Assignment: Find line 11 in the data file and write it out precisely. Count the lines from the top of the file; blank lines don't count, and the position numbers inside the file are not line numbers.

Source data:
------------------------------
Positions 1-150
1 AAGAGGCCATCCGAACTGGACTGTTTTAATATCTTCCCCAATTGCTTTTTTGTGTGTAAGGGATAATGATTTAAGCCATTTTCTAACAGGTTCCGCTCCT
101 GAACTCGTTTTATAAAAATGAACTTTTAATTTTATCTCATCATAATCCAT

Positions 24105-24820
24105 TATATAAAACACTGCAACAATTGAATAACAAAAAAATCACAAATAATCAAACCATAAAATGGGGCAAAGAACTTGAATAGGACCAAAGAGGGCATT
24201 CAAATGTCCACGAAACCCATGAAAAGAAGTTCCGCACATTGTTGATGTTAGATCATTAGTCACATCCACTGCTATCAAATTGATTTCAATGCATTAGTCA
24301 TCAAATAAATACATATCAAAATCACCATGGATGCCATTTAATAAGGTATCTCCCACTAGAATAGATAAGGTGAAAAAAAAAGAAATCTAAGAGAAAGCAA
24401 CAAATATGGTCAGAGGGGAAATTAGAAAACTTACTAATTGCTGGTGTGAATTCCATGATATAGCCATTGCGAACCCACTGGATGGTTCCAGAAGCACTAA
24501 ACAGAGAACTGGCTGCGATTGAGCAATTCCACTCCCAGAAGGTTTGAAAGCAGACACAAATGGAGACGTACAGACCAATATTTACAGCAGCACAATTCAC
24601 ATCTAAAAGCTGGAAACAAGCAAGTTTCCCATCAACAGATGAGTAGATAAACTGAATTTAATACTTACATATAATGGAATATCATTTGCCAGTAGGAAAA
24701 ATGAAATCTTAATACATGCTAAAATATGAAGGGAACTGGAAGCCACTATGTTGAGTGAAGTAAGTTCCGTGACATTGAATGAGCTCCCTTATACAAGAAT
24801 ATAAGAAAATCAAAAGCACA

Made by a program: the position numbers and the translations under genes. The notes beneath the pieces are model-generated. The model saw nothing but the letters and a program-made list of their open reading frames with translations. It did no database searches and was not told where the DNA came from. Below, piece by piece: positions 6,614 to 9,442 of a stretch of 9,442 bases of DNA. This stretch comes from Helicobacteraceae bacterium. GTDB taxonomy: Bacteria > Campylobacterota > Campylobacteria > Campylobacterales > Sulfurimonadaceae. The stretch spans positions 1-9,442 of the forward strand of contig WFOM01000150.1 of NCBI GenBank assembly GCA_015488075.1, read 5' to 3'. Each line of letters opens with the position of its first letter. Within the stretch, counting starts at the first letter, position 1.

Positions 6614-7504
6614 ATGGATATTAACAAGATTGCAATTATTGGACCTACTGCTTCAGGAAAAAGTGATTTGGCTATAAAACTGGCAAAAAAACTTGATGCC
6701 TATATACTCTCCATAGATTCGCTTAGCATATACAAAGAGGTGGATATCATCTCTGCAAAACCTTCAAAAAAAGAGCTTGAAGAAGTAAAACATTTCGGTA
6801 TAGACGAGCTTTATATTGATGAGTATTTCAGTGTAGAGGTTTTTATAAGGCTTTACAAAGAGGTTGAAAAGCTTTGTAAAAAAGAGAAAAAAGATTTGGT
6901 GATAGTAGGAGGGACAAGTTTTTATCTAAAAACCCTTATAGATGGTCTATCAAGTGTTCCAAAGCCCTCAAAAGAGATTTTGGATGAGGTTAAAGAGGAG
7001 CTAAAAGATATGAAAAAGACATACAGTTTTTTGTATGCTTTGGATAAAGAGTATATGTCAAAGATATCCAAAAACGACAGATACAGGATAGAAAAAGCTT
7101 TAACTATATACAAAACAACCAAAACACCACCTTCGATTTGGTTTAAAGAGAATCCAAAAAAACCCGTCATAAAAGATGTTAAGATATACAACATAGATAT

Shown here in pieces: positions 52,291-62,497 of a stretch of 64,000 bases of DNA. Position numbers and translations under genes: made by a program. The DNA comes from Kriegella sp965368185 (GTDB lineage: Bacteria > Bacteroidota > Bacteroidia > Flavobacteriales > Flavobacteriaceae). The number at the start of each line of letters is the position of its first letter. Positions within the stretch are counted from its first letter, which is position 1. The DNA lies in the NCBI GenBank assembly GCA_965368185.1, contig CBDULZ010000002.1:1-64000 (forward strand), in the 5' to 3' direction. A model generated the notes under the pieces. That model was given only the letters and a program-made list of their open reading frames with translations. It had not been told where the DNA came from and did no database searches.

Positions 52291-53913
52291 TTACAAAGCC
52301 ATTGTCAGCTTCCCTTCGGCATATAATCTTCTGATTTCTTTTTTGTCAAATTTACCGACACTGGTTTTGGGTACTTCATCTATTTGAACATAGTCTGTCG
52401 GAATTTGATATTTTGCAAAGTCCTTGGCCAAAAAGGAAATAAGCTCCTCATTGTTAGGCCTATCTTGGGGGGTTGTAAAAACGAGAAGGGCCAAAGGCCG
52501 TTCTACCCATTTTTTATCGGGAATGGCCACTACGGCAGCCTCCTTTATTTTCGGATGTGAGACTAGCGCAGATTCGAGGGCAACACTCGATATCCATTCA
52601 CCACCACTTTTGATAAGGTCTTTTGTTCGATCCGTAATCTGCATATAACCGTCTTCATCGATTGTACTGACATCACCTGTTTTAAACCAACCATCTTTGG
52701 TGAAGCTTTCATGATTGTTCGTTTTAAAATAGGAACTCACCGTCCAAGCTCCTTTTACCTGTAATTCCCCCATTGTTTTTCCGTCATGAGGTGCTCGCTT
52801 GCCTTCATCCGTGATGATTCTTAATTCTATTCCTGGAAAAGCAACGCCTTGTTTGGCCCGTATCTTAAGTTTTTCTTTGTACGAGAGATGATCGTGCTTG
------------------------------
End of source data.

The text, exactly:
24701 ATGAAATCTTAATACATGCTAAAATATGAAGGGAACTGGAAGCCACTATGTTGAGTGAAGTAAGTTCCGTGACATTGAATGAGCTCCCTTATACAAGAAT